Madan Lal Dhingra was an epitomic freedom fighter, country lover, and revered for assassinating British Officer William Hutt Curzon Wyllie; whom the company referred to as the Eye of the Empire in Asia. Dhingra joined hands with famous revolutionary and Independence leaders like Shyamji Krishna Varma and Vinayak Damodar Savarkar through India House and Abhinav Bharat Mandal. Madan Lal Dhingra is catalogued under the list of revolutionaries who triggered the spirit of Swarajya from abroad.
Early life of Madan Lal Dhingra:
Madan Lal Dhingra was born on 18th February 1883 in a Hindu Punjabi Khatri family of Amritsar, Punjab, to Civil Surgeon or Chief Medical officer Dr Gitta Mal Dhingra. Dhingra family was moneyed, educated and were also recognized among British loyalists. Madan Lal was the family’s youngest child and was guided to respect and acknowledge the British since childhood. Due to the immense influence of the Dhingra family among the British, the seven lads of the family studied at the prestigious colleges in England.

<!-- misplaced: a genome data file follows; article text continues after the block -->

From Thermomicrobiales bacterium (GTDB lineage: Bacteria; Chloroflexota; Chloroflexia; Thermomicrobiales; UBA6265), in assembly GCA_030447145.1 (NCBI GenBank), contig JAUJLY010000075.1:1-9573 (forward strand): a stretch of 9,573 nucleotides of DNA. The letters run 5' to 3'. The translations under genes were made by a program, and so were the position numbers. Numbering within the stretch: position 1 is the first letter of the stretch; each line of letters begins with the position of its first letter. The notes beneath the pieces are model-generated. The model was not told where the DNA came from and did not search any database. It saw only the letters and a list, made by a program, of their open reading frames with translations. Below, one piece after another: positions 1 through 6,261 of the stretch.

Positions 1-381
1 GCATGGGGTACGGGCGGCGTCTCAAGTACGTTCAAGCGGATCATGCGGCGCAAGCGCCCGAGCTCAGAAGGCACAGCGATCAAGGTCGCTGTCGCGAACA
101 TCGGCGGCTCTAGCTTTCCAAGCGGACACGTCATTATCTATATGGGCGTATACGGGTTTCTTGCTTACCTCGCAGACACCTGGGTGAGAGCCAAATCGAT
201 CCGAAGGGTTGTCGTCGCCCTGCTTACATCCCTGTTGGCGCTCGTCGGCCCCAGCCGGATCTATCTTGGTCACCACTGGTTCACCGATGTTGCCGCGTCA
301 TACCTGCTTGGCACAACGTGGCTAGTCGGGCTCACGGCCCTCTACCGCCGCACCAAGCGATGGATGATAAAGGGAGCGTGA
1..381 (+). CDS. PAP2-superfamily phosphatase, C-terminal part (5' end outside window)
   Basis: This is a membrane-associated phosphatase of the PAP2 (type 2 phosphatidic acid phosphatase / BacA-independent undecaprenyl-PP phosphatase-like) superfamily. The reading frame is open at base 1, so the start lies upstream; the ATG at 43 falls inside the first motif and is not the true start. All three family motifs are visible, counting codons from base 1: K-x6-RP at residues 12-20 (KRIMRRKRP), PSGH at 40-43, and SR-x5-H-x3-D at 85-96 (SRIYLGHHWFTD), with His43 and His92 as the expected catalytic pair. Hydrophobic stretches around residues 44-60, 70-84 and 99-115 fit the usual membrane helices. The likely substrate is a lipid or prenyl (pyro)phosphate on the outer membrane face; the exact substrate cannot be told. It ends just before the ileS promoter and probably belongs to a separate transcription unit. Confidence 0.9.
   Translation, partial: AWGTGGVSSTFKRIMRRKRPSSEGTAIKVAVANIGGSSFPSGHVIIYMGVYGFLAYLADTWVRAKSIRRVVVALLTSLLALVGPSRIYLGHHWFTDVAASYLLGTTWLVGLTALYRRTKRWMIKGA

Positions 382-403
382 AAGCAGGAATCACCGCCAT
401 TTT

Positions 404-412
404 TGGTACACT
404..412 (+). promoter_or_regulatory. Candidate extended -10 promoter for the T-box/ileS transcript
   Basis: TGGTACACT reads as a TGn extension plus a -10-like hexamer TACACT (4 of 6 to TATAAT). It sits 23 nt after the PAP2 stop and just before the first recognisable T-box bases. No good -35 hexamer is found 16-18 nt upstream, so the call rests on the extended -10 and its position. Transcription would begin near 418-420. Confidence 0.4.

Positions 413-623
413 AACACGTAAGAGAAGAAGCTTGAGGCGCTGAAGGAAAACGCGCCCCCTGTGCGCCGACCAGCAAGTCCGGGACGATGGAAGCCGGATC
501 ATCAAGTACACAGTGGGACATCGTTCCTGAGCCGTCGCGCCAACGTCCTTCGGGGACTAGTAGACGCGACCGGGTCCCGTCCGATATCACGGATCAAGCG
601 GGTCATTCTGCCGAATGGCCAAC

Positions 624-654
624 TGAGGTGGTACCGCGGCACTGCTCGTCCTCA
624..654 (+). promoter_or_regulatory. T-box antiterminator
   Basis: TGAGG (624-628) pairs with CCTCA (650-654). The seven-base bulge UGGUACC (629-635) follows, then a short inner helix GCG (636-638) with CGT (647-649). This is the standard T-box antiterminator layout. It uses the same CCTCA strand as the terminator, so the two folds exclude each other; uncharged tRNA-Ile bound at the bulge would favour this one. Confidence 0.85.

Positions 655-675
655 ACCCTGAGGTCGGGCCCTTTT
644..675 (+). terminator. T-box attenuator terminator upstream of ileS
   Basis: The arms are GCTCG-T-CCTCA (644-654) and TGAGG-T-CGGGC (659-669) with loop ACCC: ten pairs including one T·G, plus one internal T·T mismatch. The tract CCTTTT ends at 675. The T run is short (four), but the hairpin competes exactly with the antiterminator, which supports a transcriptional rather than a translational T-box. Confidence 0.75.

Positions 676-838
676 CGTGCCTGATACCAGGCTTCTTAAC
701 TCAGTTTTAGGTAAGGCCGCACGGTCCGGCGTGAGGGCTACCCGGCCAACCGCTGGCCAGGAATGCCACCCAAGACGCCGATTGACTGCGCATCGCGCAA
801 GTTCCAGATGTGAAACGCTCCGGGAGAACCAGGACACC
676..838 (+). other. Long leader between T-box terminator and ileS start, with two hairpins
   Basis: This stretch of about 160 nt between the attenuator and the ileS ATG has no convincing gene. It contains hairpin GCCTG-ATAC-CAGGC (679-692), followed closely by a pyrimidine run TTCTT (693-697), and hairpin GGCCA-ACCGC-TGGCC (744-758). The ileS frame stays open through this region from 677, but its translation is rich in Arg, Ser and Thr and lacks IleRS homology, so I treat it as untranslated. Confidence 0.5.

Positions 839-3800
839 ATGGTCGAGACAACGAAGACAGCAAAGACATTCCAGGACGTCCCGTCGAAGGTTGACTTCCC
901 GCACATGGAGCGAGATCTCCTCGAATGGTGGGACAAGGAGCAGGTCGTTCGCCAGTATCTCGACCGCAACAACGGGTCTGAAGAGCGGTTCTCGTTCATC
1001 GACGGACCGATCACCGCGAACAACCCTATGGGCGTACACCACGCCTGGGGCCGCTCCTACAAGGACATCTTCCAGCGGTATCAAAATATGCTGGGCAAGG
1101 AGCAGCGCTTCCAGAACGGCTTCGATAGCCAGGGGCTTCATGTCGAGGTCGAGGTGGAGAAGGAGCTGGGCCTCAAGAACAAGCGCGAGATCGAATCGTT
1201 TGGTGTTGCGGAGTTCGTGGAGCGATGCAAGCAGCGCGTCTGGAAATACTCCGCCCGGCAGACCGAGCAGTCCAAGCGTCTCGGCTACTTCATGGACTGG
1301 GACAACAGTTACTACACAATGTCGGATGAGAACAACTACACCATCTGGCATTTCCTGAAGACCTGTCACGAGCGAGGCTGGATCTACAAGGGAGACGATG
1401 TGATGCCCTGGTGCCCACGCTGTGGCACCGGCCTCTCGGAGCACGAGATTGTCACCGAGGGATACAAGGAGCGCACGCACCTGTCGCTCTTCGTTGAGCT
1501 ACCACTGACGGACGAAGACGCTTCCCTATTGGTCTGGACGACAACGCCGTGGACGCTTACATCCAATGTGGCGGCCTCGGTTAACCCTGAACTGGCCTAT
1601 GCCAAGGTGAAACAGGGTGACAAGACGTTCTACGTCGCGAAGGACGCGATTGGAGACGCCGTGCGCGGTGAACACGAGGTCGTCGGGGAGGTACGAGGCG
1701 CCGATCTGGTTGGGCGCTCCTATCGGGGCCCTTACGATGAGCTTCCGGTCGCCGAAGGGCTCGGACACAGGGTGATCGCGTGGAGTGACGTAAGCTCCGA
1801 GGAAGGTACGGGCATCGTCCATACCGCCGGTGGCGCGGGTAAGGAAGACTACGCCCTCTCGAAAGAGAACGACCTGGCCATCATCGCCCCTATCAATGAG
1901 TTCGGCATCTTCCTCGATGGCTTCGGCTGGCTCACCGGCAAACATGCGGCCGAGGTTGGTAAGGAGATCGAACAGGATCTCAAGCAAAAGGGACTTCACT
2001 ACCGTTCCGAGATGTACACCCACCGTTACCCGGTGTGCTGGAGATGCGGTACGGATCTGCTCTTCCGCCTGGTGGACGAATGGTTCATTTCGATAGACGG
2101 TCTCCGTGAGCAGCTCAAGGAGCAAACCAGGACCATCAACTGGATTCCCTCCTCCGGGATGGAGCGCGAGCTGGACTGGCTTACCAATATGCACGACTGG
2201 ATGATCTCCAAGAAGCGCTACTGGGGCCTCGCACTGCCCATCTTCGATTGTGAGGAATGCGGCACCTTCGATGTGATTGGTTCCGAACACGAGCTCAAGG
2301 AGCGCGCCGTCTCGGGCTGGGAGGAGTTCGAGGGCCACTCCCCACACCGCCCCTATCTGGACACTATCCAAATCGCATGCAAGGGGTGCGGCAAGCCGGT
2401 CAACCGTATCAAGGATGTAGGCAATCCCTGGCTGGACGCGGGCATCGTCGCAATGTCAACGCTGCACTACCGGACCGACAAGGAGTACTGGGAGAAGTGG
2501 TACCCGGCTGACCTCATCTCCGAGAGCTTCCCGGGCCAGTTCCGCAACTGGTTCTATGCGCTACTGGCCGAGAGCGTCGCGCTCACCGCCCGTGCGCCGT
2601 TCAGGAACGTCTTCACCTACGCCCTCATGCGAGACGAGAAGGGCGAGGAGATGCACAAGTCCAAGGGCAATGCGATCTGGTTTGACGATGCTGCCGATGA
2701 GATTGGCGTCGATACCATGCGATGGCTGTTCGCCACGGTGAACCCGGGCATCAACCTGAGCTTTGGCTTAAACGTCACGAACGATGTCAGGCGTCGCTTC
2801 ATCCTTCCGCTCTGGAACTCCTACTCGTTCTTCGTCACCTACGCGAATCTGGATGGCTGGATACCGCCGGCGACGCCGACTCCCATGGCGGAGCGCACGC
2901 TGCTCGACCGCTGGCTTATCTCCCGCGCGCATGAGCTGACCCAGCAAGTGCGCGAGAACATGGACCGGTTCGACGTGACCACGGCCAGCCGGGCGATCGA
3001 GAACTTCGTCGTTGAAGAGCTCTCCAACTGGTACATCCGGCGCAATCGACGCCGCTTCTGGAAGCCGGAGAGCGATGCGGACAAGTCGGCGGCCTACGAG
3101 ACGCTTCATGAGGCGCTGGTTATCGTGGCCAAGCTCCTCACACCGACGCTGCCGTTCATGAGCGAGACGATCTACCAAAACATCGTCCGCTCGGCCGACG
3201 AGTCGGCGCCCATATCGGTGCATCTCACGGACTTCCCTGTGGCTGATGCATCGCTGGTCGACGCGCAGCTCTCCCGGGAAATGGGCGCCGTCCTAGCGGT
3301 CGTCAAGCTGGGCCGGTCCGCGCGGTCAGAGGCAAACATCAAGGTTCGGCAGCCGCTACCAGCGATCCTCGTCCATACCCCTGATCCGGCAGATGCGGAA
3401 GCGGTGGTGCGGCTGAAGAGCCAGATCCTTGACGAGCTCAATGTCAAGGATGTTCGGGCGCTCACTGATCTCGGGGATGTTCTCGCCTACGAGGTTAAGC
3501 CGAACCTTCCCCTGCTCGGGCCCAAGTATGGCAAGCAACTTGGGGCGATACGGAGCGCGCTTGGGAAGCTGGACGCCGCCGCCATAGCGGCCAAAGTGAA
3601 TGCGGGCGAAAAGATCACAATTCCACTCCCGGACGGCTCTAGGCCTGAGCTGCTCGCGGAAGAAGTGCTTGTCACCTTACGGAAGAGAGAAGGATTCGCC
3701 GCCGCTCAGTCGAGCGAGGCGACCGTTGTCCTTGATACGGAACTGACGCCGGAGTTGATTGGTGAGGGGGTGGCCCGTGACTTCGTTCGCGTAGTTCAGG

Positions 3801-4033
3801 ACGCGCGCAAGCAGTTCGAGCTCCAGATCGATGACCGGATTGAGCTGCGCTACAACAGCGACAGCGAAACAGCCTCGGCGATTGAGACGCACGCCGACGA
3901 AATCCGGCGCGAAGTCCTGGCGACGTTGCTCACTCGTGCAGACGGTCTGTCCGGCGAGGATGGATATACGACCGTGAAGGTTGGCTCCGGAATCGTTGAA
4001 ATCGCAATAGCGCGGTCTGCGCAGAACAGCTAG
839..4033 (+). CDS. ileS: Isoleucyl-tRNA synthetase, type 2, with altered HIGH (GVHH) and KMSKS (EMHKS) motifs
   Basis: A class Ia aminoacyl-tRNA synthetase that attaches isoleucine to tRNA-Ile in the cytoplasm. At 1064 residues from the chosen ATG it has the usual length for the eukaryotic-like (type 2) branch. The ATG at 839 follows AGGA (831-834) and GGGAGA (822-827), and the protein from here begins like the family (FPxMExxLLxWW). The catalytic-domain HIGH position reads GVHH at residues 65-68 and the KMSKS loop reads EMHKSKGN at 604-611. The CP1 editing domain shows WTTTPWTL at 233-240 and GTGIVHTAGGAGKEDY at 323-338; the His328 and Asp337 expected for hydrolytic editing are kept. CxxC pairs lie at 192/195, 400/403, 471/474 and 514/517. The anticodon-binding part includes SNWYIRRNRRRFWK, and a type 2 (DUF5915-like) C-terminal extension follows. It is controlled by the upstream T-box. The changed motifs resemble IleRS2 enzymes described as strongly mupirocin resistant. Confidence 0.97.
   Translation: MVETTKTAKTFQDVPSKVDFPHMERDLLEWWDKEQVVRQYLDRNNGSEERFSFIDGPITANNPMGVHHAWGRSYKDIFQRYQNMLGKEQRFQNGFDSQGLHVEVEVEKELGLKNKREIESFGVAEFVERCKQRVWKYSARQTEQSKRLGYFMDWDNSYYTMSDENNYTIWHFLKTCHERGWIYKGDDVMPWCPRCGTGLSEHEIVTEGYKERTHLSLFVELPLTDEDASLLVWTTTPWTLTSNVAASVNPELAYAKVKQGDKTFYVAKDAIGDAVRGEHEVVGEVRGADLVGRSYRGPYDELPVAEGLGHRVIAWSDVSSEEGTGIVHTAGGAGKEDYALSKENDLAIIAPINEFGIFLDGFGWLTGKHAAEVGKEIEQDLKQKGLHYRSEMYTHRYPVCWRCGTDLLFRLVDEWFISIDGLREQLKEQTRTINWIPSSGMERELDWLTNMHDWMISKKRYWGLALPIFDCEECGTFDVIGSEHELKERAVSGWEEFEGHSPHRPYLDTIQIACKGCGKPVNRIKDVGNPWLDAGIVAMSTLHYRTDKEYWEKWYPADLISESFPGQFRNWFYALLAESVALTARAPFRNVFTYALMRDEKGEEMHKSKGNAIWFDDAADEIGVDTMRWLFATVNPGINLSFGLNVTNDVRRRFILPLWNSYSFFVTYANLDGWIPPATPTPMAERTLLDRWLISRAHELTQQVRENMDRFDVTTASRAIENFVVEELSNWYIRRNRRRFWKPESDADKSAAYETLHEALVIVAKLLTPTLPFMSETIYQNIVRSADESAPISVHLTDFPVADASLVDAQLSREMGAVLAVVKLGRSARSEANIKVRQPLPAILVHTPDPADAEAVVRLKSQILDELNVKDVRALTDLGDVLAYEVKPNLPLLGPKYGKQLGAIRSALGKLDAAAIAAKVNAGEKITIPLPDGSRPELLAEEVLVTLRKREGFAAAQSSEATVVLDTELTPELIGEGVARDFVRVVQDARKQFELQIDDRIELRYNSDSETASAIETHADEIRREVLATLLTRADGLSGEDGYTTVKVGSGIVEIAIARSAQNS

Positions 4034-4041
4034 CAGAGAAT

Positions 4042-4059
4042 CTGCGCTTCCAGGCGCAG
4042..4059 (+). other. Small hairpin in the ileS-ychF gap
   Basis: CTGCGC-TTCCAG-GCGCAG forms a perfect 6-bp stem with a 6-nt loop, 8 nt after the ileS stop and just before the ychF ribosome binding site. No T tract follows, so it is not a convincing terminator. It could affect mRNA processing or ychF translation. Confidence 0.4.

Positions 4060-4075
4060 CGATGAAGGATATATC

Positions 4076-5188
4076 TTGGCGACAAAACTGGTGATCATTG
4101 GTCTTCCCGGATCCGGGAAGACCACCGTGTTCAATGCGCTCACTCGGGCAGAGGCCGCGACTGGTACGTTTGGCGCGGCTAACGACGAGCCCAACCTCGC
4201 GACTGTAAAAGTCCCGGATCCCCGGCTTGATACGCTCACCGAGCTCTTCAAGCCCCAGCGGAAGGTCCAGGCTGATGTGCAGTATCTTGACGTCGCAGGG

At first, Madan Lal enrolled in MB intermediate college, Amritsar, and then transferred to Government College University, Lahore, to pursue a Master of Arts. Dhingra got involved in nationalist activities during his college days at Lahore and joined the Swadeshi campaign. Dhingra led student protests propagating the views of Swadeshi and Swaraj.
Madan Lal led the campaign against the British over Swadeshi clothes and refrained from using the cloth made in Britain. Thus, Madan Lal was expelled from the college. Madan’s father, Gitta, directed him to apologize before college management and banish the protest, which Madan denied. Gitta Mal had an inferiority complex towards Swadeshi and Swaraj as he was against all these notions of freedom, protest and Independence from the British.